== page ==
Two of the founding members of Three Arrows Capital (3AC), who have been missing for the past five weeks, have talked out about the shocking demise of their once-promising cryptocurrency hedge firm.
According to a Bloomberg story on July 22, Su Zhu and Kyle Davies contend that their unsuccessful cryptocurrency speculation led to spiraling margin calls on mortgages which should never have been made in the first place.
Before its collapse, the two 35-year-olds had transformed 3AC into a market leader in cryptocurrency trading, rendering creditors insolvent and hastening a selloff that prompted holders of Bitcoin and other tokens to incur large losses.
3AC Founders Blame Overconfidence For Collapse
They acknowledged that the collapse had resulted in significant pain, but they largely shied away from questions on how it had affected individuals employed in related fields. Instead, they underlined the large losses they had suffered and refuted claims that they had removed funds from 3AC prior to everything going wrong. According to documents submitted on July 8 by the consultants in charge of liquidating the fund, Zhu and Davies were uncooperative and the whereabouts of the company’s founders were unknown.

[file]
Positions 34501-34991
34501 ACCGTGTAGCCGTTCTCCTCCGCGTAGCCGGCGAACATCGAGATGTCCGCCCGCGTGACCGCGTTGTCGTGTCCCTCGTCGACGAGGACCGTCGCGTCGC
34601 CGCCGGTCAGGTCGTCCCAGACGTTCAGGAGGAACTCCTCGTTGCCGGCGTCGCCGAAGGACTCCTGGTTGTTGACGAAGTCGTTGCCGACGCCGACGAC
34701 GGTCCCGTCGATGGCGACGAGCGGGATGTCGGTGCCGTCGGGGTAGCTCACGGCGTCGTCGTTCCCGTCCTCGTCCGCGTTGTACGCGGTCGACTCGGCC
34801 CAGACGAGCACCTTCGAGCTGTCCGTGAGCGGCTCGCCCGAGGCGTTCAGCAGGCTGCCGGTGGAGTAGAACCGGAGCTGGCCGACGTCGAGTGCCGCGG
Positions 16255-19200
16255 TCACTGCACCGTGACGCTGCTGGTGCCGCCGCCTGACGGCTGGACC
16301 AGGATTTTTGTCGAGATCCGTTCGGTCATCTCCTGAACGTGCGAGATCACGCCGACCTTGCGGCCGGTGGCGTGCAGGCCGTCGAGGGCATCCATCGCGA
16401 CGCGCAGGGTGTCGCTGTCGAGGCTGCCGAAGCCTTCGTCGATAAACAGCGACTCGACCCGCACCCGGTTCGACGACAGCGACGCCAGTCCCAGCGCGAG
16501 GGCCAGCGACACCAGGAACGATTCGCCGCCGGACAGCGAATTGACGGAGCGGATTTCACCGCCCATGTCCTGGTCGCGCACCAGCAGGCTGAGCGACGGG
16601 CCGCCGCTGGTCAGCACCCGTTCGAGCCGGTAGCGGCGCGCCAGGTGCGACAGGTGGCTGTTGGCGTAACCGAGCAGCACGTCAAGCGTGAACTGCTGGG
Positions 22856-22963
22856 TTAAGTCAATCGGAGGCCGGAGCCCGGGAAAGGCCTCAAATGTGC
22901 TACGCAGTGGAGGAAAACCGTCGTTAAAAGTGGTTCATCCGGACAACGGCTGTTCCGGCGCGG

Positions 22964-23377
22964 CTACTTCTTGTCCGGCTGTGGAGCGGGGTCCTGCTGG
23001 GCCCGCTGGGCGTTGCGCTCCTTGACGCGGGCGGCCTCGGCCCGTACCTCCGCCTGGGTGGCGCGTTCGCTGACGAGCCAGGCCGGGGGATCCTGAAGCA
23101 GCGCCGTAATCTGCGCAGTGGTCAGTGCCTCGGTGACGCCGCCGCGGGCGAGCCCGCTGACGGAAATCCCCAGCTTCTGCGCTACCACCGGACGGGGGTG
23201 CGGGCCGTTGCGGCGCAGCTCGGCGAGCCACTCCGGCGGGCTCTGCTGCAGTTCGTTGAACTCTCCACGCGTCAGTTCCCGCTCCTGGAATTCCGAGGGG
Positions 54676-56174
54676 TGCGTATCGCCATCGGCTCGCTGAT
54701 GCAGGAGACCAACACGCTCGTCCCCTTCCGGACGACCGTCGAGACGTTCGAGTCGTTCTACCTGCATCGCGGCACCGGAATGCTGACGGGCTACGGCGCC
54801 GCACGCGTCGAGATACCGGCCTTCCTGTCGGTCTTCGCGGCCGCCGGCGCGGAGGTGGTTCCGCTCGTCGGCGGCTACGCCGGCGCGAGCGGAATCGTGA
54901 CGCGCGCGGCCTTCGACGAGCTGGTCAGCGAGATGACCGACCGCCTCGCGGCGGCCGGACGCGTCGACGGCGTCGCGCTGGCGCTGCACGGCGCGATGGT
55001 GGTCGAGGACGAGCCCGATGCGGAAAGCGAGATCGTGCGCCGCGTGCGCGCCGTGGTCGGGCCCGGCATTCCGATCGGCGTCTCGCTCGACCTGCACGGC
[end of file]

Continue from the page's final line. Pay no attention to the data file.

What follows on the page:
They had to go into hiding, according to Zhu, since they had received death threats. The two people remained silent when asked where they were at the time. Nonetheless, one of the lawyers who took part in the discussion hypothesized that their next stop would be the United Arab Emirates, which has recently developed into a hotspot for bitcoin activities. They describe a confluence of interrelated one-way bets and accommodating funding arrangements that all collapsed simultaneously, leading to the bankruptcy of their fund as well as the insolvency, distress, and bailouts of businesses including Celsius Network, Voyager Digital, and BlockFi.
Creditors said last week that the fund’s founders put a down payment on a boat worth $50 million prior to the fund’s failure. According to Zhu, these allegations are a part of a plot to damage the company’s reputation.